The autobiographical genre is also one which has intrigued and challenged creators. Dean Haspiel, writer and artist of Opposable Thumbs, offers a semi-autobiographical story of life in New York City — “a hazardous life as verbatim as can be.”
His stories tell of apartment hunting, roommate situations, sharing walls in a big city and drug experimentation. They take the reader from childhood to the age of 30.
This “intensely personal” piece offers “macabre humor and heartfelt introspection,” said Haspiel, who readily admits that his journalistic approach was one in which he “totally took a risk.”
Friend and partner in several projects, Josh Neufeld, added that the book was psychologically captivating, keeping events as charged as they were when they happened. Dean tries to bring the reader into the moment.
Opposing Thumbs is available now in the Diamond Catalog.
Another author who has brought in autobiographical experiences is Rich Watson. His most recent work, Elbow Room, is an anthology of three stories, one superhero, one science fiction and one autobiographical. “I like working in different genres,” said Watson whose past works have included Rat, a powerful story of young love.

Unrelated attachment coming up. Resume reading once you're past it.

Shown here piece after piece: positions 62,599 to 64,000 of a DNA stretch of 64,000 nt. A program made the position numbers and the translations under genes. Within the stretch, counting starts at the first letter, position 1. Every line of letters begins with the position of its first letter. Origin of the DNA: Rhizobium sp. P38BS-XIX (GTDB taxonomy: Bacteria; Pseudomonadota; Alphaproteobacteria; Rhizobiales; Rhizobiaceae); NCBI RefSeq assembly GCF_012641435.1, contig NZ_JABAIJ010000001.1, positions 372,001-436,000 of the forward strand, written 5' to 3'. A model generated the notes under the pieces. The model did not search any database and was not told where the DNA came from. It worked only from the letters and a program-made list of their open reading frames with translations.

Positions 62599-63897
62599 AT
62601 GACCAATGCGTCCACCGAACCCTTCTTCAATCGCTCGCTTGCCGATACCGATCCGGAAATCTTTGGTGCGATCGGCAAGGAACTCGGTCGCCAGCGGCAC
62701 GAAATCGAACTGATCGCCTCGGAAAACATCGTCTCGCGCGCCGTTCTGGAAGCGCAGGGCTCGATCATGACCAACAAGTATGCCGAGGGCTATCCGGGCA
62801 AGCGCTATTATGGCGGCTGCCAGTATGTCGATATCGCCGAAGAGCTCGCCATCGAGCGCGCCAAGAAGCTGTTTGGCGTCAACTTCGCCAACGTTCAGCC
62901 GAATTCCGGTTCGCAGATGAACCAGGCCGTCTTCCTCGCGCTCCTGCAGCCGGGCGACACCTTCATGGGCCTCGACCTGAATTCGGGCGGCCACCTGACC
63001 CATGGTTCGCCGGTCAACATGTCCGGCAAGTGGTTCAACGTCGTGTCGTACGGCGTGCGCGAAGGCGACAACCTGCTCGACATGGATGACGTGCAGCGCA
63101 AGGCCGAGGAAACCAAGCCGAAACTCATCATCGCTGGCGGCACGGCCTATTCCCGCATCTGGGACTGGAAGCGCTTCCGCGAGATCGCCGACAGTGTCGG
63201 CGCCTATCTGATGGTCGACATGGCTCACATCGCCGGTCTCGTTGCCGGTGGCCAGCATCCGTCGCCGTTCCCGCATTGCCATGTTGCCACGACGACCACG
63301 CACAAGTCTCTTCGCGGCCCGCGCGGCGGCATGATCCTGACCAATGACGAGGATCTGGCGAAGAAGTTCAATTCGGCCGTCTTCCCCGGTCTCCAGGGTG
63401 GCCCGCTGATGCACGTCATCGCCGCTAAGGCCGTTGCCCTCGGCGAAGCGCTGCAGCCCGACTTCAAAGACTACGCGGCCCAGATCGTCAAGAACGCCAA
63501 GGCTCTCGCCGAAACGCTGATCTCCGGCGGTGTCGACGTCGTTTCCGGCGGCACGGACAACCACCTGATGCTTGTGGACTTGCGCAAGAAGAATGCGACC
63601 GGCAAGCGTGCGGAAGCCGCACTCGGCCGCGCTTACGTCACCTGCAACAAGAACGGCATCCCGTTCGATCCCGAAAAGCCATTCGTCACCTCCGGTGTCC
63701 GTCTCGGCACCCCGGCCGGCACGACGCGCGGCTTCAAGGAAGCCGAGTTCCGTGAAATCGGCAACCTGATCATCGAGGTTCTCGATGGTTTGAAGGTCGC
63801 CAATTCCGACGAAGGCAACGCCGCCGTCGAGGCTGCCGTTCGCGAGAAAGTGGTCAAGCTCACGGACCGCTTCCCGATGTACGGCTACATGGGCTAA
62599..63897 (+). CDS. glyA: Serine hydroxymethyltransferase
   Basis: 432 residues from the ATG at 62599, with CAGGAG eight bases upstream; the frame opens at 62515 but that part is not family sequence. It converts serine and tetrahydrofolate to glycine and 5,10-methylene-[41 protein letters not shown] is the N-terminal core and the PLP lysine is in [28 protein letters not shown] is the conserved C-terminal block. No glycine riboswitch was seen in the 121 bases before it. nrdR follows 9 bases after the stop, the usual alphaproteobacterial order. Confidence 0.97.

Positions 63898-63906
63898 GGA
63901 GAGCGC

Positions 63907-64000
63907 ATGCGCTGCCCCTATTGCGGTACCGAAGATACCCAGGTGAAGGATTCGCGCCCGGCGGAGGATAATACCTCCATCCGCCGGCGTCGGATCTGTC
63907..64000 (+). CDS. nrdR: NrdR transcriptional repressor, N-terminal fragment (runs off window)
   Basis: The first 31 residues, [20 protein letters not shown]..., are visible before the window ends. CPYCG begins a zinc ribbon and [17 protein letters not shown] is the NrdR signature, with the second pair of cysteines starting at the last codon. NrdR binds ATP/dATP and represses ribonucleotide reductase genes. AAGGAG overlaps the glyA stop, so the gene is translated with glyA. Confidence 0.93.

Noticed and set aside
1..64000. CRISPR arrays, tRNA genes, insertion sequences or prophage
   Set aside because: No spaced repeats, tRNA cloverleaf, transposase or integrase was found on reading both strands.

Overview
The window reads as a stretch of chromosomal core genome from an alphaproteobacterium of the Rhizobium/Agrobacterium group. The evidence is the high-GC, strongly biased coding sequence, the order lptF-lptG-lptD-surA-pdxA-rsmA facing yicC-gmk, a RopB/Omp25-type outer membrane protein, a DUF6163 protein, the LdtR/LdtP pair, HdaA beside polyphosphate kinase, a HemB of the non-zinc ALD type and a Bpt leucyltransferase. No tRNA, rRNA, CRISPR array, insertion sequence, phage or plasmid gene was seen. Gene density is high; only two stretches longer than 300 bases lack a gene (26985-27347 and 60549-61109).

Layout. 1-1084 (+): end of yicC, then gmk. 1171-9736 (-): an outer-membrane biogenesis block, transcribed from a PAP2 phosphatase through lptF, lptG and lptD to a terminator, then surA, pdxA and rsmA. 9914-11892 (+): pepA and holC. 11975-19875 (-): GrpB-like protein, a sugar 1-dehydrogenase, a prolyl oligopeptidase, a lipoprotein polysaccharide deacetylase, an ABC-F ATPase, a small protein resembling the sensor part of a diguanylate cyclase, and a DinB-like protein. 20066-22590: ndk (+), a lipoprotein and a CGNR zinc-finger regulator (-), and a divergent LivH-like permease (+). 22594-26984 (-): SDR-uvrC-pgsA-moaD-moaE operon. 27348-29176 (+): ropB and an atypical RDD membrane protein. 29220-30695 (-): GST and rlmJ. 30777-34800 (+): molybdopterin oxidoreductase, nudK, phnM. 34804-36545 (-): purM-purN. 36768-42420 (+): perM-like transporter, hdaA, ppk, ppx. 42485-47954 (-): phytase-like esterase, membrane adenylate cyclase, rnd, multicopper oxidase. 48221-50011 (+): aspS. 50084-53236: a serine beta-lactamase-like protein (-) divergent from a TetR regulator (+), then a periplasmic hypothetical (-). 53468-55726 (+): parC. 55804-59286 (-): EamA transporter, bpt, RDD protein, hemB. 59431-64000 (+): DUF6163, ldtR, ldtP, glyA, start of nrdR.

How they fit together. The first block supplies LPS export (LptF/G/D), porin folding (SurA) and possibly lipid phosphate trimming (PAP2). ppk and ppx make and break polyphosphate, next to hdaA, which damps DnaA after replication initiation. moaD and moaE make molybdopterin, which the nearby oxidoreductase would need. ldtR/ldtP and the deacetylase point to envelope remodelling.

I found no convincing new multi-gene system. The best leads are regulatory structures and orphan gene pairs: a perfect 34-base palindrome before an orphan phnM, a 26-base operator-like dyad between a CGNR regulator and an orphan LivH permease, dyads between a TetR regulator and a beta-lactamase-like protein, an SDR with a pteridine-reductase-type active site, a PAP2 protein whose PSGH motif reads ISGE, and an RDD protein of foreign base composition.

His autobiographical effort in Elbow Room “was a big risk, but it was something I really wanted to do,” he said.
His works often place characters in tough decision-making moments. “I try to focus on what makes the character unique and distinctive, and I try to place them at some sort of crossroads. I’m concerned with the consequences of people’s actions.”
Manga and More
Manga lovers also found creators who satiated their hunger for the Japanese-style tales. Among them was Ironhorse Comics which is publishing a manga-style title, Didymous: The Night and Day World.
“Issue #3 came out today,” said artist Ariel Leyva.
“It’ll be a 12-issue maxi-fantasy series,” added Ironhorse President Dave Belmore.
The 3-year-old Ironhorse spent the first year in the development phase, with Didymous making its debut last year.
Ironhorse is looking for contributions of any form of writing or art for a new venture, D.I.Y. (Do it Yourself), which will be published quarterly in the form of a comic book.
“The intention is to showcase the freshest talent in a series of vignettes and to accompany that with news, columns, editorials and critiques of how to get into or self publish in the comic book industry,” Belmore said.
Topics for the first issue cover the mechanics of self publishing including areas of digital pre-press, and an interview with a well known comic book professional who has self-published successfully, Belmore said.
Submissions are open to anyone. Deadline is June 15 with a September premier. Belmore hopes to sell the quarterly through Diamond. He will also make it available on the website, www.ironhorsecomics.com, and through his own network of comic book outlets.